In my world, life is a constant juggle. There never seems to be enough hours in the day to get everything done. No matter how early I get up and how late I stay up there is always so much left to get done. My mom raised 6 children; worked in the emergency room of University Hospitals for over 30 years, kept an immaculate and orderly home; found time to care for others; grew a beautiful flower garden every year; worked in the church and still found more time to keep herself looking good.
When I was struggling with my young sons and traveling a lot for my job I called my mom to asked how she did it all. She said, “Baby, You gotta put your priorities in the right perspective.” She learned this long before Stephen Covey taught us to do “first things first.”
When I was I child, I marveled how my mom got it all done. No matter how early I got up, she was up even earlier. After 25 years of marriage, my mom and dad divorced and, although it was not easy for her, she managed to keep it together. She paid off our home by the time I was in junior high school. She knew has had to get the bills paid and on time so she stayed up late, putting all of her bills in a ledger and getting them mailed on time.
No matter how busy she was, she made time to listen to me and my concerns about life. No matter how exhausted she was, she could be found on her knees beside her bed praying to God and giving thanks. She knew the power of laughter and there was no shortage of fun in our household.
Being on time was a priority for mom and even though she didn’t drive, she kept a schedule for every bus in Cleveland and would get where she had to go. When things would come up at the last minute, she would re-group and make the time to get important things done.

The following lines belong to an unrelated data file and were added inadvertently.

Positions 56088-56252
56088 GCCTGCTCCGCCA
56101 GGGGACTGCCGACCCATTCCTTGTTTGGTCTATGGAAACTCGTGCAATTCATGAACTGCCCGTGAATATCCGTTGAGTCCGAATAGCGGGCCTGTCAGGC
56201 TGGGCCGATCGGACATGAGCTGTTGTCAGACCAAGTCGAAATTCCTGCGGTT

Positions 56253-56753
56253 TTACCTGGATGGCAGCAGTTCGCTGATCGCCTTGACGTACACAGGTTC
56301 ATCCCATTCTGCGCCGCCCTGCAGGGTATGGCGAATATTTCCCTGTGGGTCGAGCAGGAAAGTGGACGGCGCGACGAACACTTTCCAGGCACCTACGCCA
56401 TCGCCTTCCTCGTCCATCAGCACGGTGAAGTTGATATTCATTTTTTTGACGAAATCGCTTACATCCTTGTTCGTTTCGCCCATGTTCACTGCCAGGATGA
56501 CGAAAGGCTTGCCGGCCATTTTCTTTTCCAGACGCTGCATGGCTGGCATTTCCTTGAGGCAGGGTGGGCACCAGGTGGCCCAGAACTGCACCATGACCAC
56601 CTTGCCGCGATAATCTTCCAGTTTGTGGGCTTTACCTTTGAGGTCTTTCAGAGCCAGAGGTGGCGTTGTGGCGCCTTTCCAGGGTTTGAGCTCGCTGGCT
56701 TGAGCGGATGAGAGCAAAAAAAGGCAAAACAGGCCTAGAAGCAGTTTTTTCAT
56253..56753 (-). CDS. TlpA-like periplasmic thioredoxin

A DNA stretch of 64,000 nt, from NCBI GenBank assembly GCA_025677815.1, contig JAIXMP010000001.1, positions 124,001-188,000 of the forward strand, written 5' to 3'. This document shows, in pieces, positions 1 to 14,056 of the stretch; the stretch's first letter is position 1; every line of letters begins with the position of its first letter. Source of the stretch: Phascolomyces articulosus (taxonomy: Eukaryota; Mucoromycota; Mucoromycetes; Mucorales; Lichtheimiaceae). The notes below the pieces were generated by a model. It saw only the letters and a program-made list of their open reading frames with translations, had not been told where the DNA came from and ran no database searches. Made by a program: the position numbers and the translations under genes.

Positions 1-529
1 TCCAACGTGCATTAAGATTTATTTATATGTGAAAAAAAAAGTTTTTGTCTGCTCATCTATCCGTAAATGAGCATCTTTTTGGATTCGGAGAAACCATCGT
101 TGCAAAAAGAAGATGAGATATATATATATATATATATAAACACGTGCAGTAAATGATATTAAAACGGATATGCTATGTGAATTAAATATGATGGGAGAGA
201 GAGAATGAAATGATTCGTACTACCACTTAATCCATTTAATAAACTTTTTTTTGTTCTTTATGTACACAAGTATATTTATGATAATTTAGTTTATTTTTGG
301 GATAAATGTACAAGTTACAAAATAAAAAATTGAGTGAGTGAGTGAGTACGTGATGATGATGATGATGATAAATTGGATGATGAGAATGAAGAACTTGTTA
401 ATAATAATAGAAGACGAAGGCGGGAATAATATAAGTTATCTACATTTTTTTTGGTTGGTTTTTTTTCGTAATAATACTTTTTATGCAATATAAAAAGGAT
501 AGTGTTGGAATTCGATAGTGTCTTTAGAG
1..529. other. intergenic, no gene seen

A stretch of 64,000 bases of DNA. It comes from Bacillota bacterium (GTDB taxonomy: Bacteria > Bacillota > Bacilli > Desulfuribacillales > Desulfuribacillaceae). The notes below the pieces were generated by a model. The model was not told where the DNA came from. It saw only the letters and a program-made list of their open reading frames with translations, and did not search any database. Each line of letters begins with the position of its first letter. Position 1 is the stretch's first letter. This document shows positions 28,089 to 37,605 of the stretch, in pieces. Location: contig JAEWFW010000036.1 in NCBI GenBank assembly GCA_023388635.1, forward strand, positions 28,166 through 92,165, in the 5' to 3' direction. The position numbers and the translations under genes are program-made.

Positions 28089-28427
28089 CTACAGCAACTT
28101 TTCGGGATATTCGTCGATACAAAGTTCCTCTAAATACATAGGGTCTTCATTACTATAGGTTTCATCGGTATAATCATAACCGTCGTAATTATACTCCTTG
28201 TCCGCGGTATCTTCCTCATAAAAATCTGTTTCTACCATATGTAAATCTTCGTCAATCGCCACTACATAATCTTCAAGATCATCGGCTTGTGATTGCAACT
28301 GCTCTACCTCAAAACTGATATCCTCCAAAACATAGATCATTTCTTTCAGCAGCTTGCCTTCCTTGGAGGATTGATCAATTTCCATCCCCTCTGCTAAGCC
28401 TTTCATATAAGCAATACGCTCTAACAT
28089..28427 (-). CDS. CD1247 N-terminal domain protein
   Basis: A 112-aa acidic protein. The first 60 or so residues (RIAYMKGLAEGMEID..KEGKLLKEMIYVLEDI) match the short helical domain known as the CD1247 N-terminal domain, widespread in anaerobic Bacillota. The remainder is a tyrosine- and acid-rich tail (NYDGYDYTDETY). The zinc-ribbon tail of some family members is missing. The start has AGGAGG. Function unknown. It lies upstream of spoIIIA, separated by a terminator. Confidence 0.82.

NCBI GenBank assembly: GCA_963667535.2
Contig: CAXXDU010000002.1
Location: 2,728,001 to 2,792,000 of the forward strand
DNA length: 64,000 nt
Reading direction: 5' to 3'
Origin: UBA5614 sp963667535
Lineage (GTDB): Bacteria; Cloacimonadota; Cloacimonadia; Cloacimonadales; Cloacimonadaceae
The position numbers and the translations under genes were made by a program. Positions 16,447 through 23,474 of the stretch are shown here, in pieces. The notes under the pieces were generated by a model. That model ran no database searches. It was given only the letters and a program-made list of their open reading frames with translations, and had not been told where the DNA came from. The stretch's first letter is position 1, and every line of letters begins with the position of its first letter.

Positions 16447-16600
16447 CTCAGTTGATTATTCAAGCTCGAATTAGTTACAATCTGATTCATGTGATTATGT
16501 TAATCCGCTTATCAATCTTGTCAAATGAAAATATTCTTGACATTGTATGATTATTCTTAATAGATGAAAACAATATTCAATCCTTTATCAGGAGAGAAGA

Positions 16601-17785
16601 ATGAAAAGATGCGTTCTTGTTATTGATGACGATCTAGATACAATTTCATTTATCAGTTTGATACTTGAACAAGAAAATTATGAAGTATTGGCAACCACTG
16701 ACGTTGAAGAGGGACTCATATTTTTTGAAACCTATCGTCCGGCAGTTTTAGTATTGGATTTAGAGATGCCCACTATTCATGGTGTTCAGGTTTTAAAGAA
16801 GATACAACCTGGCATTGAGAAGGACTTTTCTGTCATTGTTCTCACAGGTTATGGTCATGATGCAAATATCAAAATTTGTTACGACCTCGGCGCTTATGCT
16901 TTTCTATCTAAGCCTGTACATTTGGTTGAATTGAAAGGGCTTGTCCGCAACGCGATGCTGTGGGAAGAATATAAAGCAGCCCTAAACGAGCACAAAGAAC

She made seeing about others a priority and used her love for writing and cooking to comfort and encourage so many. Even after she had a stroke and had to slow down considerably, she once again shifted her priorities to do what she could do. She graciously dealt with her new limitations and let go of things that she was no longer able to do. Her new priority was living out her last days ensuring that her legacy was in tact. She wanted to make sure that all of her worldly possessions found a good home. She gave nuggets of wisdom as long as she could. At 85 years old, she had a video filmed of herself so that we would have it to share with our off-springs for years to come. She even left a poem for us in her safety deposit box in 1987 with a note on it that read “I hope this gives you comfort when the time comes.” She added “I hope you won’t need it for a long time.” That was 25 years ago!
Mom made the most of every day by keeping her priorities in order. My goal is to learn from that lesson and look at how I am spending my time and make daily adjustments to make the most of each day. Some things we must get done and we have to recognize those things. Other things can wait when something more pressing comes along. The key is to pray for wisdom to know what to do when.
How will you spend today? Take time to look at your life and see what changes need to be made. I would love to hear from you and have you share what you are doing to make each day really count. Remember, you have to keep your priorities in the right perspective!